Jazz CD Reviews – early July 2017

July 7, 2017

Kellye Gray Rendering (& Standards In Gray) (Grr8 0010)

Twenty-five years ago, Kellye Gray recorded her debut album, Standards In Gray, which proved to be very successful. Recently, she decided to re-record some of the same songs. These appear on Rendering, and an especially attractive aspect of this new release is that the earlier, long unavailable album is included in the package. That first album was recorded over three days, the new set is one concert-style take performed in the studio before a small invited audience. kellye newThe songs Kellye sings on both albums are Don’t Explain, How Long Has This Been Going On?, How Insensitive, and Good Morning, Heartache. There are subtle differences that reflect her artistic growth and this adds to the listening pleasure. Not that the first album is in any way less than excellent; here, Kellye sings the songs with understanding and her vocal command is apparent throughout. On the new set, Kellye’s voice remains rich and full while her interpretations mirror her maturity. Among other songs heard on the new set are I’ve Got A Right To Sing The Blues and two originals by Kellye, Out Blows Me and God You Make Me Wonder. Texas-born and mainly based, Kellye has a soulful vocal sound that is especially suited to the songs that have blues and gospel echoes. Supplying very good support on Standards In Gray are pianist Dave Catney, guitarist Dwight Stills, bassist Tom Anastacio,kellye old 2 drummer Sebastian Whittaker, and saxophonist Warren Sneed. Playing piano on Rendering are Pamela York, while David Craig is on bass, Andre Hayward on trombone, and both Sebastian and Warren return. Altogether, this pairing of albums is imaginative and hugely entertaining.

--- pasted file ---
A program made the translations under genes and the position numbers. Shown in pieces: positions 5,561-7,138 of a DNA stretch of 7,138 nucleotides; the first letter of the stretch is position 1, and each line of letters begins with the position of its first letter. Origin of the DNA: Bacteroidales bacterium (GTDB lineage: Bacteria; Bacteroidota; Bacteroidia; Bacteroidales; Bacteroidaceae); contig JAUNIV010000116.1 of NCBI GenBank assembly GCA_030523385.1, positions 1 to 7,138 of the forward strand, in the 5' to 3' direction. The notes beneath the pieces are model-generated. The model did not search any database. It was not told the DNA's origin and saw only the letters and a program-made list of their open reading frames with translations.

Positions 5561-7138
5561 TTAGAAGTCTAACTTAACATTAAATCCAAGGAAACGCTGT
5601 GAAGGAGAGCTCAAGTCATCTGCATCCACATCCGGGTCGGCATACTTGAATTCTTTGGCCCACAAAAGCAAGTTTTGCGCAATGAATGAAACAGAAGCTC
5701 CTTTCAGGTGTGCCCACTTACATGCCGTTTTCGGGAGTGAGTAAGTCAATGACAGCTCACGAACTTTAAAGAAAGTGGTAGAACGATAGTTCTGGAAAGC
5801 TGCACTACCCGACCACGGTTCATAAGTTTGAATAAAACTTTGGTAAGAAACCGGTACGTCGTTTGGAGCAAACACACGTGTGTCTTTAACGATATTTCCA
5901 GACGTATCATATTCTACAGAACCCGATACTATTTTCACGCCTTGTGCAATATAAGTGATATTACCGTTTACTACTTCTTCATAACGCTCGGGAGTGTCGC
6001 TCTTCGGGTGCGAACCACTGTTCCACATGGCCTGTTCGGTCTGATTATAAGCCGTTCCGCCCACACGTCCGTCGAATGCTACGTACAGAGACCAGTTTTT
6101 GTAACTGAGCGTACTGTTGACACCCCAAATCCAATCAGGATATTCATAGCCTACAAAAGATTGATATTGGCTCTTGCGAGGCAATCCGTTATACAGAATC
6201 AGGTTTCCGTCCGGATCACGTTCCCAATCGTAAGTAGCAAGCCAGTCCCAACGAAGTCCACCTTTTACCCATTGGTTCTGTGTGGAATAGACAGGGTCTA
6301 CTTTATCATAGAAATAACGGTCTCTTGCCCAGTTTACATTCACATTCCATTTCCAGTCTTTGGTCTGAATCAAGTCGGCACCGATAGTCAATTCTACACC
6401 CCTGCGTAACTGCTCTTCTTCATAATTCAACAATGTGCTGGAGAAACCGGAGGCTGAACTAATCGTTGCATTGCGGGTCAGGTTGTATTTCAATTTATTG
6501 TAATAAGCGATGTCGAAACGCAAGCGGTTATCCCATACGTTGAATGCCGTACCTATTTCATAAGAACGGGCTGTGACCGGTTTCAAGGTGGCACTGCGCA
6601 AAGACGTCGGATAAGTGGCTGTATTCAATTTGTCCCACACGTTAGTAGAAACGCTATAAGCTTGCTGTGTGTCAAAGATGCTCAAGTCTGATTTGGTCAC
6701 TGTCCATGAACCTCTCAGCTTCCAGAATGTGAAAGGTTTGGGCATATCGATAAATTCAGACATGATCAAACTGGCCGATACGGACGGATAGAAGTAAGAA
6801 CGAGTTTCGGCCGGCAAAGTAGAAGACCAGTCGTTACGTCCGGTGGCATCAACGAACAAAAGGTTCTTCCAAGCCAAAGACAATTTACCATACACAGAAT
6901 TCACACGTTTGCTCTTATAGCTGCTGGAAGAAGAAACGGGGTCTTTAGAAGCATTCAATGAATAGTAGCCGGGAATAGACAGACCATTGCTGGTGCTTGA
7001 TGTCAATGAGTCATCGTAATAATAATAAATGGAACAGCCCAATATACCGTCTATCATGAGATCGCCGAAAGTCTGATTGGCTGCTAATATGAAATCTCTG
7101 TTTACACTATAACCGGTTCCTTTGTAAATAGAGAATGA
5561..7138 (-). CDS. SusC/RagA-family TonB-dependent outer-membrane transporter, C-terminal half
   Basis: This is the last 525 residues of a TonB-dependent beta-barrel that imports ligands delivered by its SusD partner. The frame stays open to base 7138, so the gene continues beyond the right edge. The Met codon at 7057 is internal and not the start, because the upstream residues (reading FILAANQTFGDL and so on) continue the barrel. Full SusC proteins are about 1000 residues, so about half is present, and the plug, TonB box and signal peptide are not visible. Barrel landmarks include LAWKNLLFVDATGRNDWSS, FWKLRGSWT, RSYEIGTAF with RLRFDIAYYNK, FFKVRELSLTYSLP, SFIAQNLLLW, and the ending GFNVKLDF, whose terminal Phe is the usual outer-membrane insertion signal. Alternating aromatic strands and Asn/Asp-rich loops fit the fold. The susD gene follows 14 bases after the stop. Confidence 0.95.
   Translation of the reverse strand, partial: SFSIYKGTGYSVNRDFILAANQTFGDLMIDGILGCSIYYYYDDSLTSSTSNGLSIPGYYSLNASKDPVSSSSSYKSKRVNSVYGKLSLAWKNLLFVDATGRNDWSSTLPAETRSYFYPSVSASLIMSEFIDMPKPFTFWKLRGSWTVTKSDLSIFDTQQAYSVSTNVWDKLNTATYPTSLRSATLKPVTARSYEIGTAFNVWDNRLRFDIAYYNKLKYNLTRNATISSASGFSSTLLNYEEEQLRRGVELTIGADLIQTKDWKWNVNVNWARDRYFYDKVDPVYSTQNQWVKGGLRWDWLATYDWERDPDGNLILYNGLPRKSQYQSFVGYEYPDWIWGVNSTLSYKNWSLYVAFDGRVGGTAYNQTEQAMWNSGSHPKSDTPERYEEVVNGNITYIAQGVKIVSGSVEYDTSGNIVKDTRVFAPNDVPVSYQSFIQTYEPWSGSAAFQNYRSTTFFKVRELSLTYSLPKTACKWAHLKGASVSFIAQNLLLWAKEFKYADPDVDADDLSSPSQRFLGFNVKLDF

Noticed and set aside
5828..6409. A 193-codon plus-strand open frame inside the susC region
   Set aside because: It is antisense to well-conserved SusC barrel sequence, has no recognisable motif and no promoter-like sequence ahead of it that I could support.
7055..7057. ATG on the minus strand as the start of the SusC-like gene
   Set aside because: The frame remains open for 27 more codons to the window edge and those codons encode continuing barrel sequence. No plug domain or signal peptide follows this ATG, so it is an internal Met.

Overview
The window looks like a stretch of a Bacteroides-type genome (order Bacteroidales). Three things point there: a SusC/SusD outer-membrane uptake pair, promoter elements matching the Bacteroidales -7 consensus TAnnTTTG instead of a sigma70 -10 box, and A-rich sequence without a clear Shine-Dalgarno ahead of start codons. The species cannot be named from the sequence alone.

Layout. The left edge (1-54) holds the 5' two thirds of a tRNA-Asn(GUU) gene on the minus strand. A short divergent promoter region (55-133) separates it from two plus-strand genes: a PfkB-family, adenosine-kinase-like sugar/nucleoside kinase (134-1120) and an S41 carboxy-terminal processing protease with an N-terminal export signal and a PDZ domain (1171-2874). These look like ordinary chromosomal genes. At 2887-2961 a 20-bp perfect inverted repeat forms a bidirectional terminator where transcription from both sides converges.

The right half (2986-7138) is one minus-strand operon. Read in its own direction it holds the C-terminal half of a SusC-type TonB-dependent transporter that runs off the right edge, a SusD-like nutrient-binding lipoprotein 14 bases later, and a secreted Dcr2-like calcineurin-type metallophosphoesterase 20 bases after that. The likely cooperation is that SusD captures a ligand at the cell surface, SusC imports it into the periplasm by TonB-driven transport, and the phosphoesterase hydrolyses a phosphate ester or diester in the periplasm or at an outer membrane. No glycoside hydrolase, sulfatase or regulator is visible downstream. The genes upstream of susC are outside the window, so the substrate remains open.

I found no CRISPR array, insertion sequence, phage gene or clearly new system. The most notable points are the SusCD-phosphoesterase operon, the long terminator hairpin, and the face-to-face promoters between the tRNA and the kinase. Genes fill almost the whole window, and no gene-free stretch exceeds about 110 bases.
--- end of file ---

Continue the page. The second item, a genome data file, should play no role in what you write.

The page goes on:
Hyeseon Hong Jazz Orchestra Ee-Ya-Gi (Stories) (Mama MAA 1053)

For the past several years, Hyeseon Hong has led a rehearsal band in New York City, a group that largely showcases her own compositions. These works draw upon the cultural heritage of Hyeseon’s homeland, South Korea, but are presented in the musical form of her new world. Titles for individual pieces include Harvest Dance: Story Of Thanksgiving, Para Mi Amigo Distante: Story Of Long Lost Friends, Boat Song: Story Of My Heritage, and Trash Digging Queen: Story Of Nica The Dog. The 17-piece ensemble directed by Hyeseon plays with bite and assurance, the melodic strains – lyrical, plaintive, lively – are underpinned by rhythms from Asia and the Americas. Among many solos (all of which are identified in the liner) are Ingrid Jensen’s fluid, warm trumpet on Harvest Dance and Love Song: Story Of First Love, Rich Perry’s compelling tenor saxophone on Boat Song, and Broc Hempel’s reflective piano on Disappearing Into Foam: Story Of Girlhood. The occasional vocal contributions, by E.J. Park and Subin Park, are mostly wordless and add to the album’s tonal palette.hyeseonhongjo.jpg Musically, this a blend of contemporary big band music and intriguingly unusual south-east Asian concepts. The full personnel of the band heard here is: Augie Haas, Ingrid Jensen, Jason Wiseman, Colin Brigstocke (trumpets); Ron Wilkens, Daniel Linden, Ric Becker, Becca Patterson (trombones); Ben Kono, Matt Vashlishan, Rich Perry, Jeremy Powell, Andrew Hadro (reeds); Broc Hempel (piano); Matt Panayides (guitar); John Lenis (bass); Mark Ferber (drums); E.J. Park, Subin Park (vocals). This should have wide appeal among fans of today’s jazz.

For more on these artists, including booking details, contact Mouthpiece Music.

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